the opposite lower extremity with mild weakness of the opposite

shoulder. Mental changes, ictal and urinary incontinence, gait

disturbances, apraxia, grasp and sucking reflexes may accompany the

above findings.Occlusion of an unpaired anterior cerebral artery

(supplying both the hemispheres) results in a cortical type of

paraplegia, with sphincter incontinence and a mental state in which the

patient is alert but mute (akinetic mutism). Aphasia and hemianopia are

never seen. Occlusion of the penetrating branches and of the Heubner’s

(39)

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(frontal ataxia). Apraxias, idiomotor dyspraxia of the limbs and gait

may also be present.

POSTERIOR CEREBRAL SYNDROME :

This artery supplies the medial and inferior aspects of the occipital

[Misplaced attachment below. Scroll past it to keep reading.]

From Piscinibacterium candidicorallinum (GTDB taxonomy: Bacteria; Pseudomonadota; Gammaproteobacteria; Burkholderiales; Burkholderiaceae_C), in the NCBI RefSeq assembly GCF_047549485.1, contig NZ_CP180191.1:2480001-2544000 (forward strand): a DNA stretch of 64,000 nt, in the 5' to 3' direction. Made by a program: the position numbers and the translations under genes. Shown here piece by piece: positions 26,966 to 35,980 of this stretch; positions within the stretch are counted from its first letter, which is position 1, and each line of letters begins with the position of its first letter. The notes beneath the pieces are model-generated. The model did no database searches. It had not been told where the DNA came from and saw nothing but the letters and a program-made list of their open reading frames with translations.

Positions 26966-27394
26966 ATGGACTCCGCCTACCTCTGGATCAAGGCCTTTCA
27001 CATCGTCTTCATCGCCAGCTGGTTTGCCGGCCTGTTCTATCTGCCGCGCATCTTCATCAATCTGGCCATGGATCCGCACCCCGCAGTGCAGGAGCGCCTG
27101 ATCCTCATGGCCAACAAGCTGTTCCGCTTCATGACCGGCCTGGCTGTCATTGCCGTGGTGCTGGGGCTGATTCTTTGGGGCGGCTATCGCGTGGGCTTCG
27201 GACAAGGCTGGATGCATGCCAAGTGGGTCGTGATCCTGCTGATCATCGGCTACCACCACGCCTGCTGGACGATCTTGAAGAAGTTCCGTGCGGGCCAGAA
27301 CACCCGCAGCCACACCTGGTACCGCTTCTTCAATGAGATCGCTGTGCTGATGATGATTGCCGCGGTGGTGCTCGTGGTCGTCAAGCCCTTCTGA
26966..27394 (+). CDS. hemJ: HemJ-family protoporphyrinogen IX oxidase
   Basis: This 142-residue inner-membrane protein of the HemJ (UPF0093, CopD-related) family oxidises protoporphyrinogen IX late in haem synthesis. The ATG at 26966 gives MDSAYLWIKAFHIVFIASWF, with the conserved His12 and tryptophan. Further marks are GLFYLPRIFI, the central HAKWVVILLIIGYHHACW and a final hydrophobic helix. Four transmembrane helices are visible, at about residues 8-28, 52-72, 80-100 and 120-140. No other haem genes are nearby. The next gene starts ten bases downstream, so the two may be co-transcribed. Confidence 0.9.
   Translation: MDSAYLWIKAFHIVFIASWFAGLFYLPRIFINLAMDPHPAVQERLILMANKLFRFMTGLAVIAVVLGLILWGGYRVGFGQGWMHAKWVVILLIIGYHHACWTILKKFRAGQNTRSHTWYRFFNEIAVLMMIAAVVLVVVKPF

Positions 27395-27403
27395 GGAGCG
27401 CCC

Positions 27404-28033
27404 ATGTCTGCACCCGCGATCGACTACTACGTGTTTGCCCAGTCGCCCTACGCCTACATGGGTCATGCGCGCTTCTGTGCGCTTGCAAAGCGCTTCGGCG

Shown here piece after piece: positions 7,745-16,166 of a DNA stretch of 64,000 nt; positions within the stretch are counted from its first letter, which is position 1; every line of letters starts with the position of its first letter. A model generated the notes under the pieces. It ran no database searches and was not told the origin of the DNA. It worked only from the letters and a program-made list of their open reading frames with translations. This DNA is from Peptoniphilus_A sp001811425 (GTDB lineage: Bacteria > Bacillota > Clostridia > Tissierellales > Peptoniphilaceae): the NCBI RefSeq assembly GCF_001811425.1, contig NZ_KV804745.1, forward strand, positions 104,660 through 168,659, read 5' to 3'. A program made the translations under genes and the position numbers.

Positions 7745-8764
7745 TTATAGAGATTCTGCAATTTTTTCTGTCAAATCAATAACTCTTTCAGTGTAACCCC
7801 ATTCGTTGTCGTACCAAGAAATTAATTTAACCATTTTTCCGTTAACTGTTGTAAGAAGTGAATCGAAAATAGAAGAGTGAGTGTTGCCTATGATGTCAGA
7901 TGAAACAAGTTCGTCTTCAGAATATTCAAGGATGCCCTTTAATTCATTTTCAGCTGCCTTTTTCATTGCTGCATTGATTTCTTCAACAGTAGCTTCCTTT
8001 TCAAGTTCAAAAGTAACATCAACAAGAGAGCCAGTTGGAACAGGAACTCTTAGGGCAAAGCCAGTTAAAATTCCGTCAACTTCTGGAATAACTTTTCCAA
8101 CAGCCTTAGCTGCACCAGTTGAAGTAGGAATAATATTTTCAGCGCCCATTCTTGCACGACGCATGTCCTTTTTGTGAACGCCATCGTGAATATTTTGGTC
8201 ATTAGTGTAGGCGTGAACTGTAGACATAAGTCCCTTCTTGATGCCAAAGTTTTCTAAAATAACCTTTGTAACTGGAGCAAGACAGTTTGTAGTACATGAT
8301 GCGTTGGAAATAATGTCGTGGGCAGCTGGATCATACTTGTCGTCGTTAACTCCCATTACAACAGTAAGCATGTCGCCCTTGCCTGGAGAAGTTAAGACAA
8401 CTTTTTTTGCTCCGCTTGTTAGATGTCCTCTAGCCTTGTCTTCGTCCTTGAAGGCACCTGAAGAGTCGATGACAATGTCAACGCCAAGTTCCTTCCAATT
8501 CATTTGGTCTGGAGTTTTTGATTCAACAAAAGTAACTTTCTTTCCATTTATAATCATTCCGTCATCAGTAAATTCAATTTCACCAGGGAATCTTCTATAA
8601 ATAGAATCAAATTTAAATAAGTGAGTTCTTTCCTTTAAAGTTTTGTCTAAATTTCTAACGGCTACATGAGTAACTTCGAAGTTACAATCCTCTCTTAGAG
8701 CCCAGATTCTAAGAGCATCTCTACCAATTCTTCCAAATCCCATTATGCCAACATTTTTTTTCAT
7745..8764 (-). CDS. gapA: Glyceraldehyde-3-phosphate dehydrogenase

and temporal lobes. Its branches also supply the midbrain, cerebral

peduncle, most of the thalamic and subthalamicregions. Embolic

occlusion of the posterior cerebral arteries is not uncommon.

Contralateral homonymous hemianopia is a significant finding and this

results from infarction of the primary visual area (calcarine cortex); the

central vision is frequently spared, even in cases with bilateral disease

(gun-barrel vision). Other manifestations of visual dysfunction include

illusory or distorted vision, visual-object agnosia and various forms of

dyslexia without dysgraphia. The pupillary reflexes are well preserved.

Contralateral hemiplegia from lesion of the cerebral peduncle

(peduncular hemiplegia) and thalamic syndrome (Dejerine-Roussy